Since it came into our lives in late August, the angst over the new NCAA Evaluation Tool (NET) has been never-ending. Allow me to summarize the most common refrains:
The RPI had to go, but NET isn't any better (as a selection and seeding tool).
NET is fundamentally flawed as a metric because of its emphasis/de-emphasis of (fill in your favorite/least favorite components here).
NET encourages coaches to run up the score on overmatched opponents in games already decided.
The end of the RPI will mean the end of Bracketology.
Actually, hardly anyone made the last statement (and apparently Bracketology is still alive and well). But the other comments continue to hover over the current season in ways that might or might not be suitably reconciled on Selection Sunday.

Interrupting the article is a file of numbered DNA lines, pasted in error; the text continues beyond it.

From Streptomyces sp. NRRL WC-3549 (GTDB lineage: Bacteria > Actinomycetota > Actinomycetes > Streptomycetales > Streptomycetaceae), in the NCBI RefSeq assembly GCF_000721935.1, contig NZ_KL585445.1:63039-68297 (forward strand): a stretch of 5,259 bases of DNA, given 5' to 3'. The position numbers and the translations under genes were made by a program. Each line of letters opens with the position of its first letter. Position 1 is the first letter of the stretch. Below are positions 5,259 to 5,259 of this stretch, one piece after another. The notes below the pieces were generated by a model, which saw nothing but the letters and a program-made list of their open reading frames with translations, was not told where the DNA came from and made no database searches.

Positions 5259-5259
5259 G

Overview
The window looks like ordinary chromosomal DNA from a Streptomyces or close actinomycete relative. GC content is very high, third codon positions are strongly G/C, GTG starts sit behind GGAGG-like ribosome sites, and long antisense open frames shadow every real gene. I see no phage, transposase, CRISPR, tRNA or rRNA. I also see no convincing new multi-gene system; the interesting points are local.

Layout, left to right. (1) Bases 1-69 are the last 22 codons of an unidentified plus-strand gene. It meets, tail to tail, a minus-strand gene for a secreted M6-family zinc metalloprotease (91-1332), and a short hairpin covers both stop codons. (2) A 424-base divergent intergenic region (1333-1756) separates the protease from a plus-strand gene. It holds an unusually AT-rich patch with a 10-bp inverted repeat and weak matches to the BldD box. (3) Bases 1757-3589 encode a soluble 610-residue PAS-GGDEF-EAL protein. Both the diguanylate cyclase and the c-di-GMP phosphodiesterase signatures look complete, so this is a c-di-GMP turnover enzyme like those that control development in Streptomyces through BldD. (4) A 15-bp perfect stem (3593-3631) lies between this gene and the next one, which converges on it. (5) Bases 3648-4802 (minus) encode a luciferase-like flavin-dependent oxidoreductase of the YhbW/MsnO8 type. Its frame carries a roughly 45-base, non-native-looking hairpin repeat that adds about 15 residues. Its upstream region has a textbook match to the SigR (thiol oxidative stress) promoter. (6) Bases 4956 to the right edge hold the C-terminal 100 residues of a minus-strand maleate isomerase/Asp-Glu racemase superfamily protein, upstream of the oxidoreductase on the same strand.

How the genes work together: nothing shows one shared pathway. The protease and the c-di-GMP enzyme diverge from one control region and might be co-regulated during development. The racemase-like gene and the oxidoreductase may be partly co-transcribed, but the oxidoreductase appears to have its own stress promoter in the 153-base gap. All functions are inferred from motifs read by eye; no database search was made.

My take? I've intentionally held back for the simple reason that we didn't know enough. Yes, I thought the rollout of NET at the end of the summer was unfair, to the extent that the vast majority of 2018-19 scheduling was completed. And the too-early release of the first NET rankings this season was done without proper context, creating several weeks of avoidable criticism.